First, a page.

Spaulding Family Biography
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Posted by Transcriber on Mon, 30 Oct 2000
Surnames: SPAULDING, STICKNER, CAMPBELL, OSBORN
Source: Biographical History of Clark and Jackson Counties, Wisconsin,
published by The Lewis Publishing Co., 1891, pages 241 & 242.
D. J. SPAULDING - No name is so prominently identified with the earliest history of Black River Falls as that of Jacob Spaulding, the father of the subject of this biography. The SPAULDING family is numbered among the pioneers of the Massachusetts Colony. The first American ancestor was Edward SPAULDING, who came to Braintree, Massachusetts, about the year 1633. The records of the colony show that he was made a freeman in 1640. His descendants became numerous in New England, and many of them took an active part in the settlement and development of the country.
Jacob SPAULDING was of the seventh generation in direct descent from Edward SPAULDING; he was born in Massachusetts in 1810, and is a son of Jeremiah SPAULDING. There were ten children in the family, all of whom except one daughter lived to maturity. Their names are: Isaac C. David, Jeremiah D.,
Mercy, Lois, Wealthy J., Elmira, Sarah P. and Jacob. The father was a stone mason by trade; he emigrated from Massachusetts to New York about 1830, and six years later went to Illinois. Jacob SPAULDING learned the trade of a millwright, and early in life was engaged in bridge building. He married
Nancy Jane STICKNER, a native of the State of New York, and in 1836 accompanied his father's family to Warsaw, Illinois. The father died at Johnstown, New York, while on a visit there to his children.
In 1838, when the Indians ceded the lands along the Black River, Jacob SPAULDING became a member of the colony that made the first settlement that was permanent at Black River Falls; an attempt had been made as early as 1819, but the Indians had driven the would be colonists away. It would be impossible in a sketch of this character to give in detail the history of this settlement. Mr. SPAULDING became the most conspicuous and influential members returned to their former homes, and others settled elsewhere.
Mr. SPAULDING finally became sole owner of the fine water power on Black River, and of much of the adjacent property. He was a man of wonderful force of character and indomitable will. He continued a resident of Black River Falls, highly respected and esteemed, until his death, which occurred in January, 1876.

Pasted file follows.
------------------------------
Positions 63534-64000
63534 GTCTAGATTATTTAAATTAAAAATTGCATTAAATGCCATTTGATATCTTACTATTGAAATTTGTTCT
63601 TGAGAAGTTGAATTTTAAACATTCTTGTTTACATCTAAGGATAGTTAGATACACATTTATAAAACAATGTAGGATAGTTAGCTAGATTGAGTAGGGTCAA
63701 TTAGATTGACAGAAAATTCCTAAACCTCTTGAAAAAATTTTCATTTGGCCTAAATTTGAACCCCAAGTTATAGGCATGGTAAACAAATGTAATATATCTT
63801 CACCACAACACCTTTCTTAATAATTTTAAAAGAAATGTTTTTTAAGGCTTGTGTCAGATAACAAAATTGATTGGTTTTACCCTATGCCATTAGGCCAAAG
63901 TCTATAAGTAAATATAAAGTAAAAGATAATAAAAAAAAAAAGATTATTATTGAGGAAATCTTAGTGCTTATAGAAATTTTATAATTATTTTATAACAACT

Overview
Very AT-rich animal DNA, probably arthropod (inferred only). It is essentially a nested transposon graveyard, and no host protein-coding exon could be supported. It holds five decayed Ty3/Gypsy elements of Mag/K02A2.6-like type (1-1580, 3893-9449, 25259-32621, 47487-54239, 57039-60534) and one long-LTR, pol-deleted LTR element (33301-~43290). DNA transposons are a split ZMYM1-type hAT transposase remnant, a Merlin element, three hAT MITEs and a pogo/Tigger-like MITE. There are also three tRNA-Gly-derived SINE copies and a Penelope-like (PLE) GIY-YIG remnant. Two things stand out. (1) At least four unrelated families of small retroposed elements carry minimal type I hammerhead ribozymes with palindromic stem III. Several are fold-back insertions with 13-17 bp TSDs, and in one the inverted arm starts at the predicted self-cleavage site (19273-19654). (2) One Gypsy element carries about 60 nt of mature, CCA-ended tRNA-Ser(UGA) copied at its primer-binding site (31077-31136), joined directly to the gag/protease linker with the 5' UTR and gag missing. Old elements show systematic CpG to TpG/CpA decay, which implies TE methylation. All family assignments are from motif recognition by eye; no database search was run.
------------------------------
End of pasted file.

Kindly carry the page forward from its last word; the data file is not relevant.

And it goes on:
Dudley J. SPAULDING, son of the above, is one of three children, Mary and Angeline being the other two. He was born at Johnstown, New York in 1834, and when a mere lad was taken by his parents to Illinois, where the educational advantages were extremely limited. In early life he began the business of
lumbering and farming, in both of which he achieved success. In 1860 his father deeded him the mill property and water power, which he has since owned. In all his business operations he has been uniformly successful, and as a business man he stands without a superior in the county. Of his ability as a designer and builder, Black River Falls bears many evidences. As a citizen, his record upon every question of public interest is above reproach. The church has in him a liberal supporter, and the public school a warm
Mr. SPAULDING was united in marriage at Platteville, Wisconsin, to Miss Margaret J. CAMPBELL, a daughter of Alexander CAMPBELL. Five children have been born of this union: Julia E. Wife of C.D. OSBORN, of Chicago, John D., Mary C., Jennie May and Sadie K.
The parents are both faithful members of the Methodist Episcopal Church. Mr. SPAULDING in his political opinions sympathizes with the Republican Party.
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